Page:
SEMA - Codes

by Alan Moule

Unfortunately, the subject we are about to discuss next will require us to backtrack somewhat. You have already heard a great deal about various racking systems, and their pros & cons, but we need to return to the history of racking in general, and I trust that I will not be repeating too much of what you have heard from our other very capable speakers.

The overall concept of "unit load handling" – as it is commonly referred to – developed almost entirely during the 2nd World War. The vast quantities of supplies and munitions needing to be stored and moved – often half way across the world – created a logistics challenge unprecedented in previous history

The concept of handling a large number of small items as one unit is not new, and the general idea of the pallet is probably as old as the pyramids. It was the powered forklift truck that finally enabled the handling and movement of the huge tonnages that today we take for granted.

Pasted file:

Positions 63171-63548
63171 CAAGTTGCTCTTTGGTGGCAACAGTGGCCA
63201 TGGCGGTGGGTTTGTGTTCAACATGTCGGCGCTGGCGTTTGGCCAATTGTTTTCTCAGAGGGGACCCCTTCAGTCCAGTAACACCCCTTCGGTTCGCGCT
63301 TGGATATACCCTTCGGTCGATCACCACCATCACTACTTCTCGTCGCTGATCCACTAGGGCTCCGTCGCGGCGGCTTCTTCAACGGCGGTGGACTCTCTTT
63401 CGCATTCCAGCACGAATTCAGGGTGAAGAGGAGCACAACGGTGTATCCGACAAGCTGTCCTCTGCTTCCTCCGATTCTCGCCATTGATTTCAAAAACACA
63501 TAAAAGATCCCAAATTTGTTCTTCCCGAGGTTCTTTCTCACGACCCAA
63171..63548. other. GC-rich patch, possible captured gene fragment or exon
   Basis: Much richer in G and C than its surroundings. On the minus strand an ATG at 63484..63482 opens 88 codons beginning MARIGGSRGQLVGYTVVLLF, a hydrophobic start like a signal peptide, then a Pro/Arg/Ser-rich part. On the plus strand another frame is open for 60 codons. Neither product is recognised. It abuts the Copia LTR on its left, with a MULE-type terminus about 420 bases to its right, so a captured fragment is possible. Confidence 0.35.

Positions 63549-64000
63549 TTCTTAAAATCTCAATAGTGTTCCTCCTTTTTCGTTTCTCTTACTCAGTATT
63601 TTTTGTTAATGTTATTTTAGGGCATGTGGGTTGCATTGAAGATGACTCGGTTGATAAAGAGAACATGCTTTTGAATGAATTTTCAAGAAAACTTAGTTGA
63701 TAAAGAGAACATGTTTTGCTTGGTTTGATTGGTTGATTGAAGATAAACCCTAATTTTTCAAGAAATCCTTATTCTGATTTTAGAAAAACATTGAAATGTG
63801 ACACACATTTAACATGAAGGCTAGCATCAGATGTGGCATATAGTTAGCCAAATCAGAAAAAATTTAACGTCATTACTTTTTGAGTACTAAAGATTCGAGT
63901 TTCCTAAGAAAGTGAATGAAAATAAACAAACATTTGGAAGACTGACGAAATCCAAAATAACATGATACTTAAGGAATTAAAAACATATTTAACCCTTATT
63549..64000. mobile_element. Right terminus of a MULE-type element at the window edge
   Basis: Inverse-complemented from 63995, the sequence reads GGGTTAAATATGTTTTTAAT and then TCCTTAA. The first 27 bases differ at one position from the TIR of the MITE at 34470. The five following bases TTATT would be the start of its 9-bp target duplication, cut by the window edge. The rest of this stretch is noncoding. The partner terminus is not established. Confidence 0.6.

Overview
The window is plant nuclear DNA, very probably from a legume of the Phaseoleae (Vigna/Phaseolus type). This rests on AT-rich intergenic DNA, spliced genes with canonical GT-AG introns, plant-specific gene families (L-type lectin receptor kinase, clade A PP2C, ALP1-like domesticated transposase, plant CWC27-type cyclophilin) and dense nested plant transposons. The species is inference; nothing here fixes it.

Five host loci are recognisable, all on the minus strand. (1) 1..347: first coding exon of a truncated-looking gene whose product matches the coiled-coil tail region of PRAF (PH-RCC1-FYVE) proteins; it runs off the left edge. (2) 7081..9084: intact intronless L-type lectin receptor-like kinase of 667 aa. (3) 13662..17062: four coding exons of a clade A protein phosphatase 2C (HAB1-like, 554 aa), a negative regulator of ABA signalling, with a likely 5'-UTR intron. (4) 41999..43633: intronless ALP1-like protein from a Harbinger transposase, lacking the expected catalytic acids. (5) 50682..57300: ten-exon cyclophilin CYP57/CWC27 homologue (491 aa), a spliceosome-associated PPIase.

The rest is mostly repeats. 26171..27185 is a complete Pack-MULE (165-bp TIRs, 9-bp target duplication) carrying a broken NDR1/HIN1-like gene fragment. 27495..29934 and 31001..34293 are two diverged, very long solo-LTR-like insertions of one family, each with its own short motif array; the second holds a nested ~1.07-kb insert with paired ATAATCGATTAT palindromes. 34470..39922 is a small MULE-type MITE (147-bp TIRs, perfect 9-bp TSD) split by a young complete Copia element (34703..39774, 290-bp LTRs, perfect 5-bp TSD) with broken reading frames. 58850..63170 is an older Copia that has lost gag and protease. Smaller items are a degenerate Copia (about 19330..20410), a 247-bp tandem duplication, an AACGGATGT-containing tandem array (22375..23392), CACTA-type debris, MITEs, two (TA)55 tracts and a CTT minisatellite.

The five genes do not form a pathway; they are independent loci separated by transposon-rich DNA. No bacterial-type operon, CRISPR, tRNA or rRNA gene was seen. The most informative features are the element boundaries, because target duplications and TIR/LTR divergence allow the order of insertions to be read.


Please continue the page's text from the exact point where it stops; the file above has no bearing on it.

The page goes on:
Almost simultaneously with the pallet and the FLT came the need for what we now normally refer to as pallet racking – that is a structure enabling us to support one pallet load above another in an orderly and efficient manner, rather than simply dumping them on the floor.

Seeing a business opportunity, every Tom, Dick & Harry immediately started producing so-called pallet racking to supply this new need.

Initially these racks would have been grossly over designed, welded up from commercially available standard steel sections.

It wasn’t long however before the market pressures of price and competition led to cost cutting in material content, and coupled to the need for adjustability, cleverly designed "systems" entered the picture. The problem was that anybody could design, market, and install their own so-called system, with the assurance to the end-user that it would work! Which is to say that it would perform it’s function – and safely . . . .

There were no standards by which to qualify this claim, and no guarantees.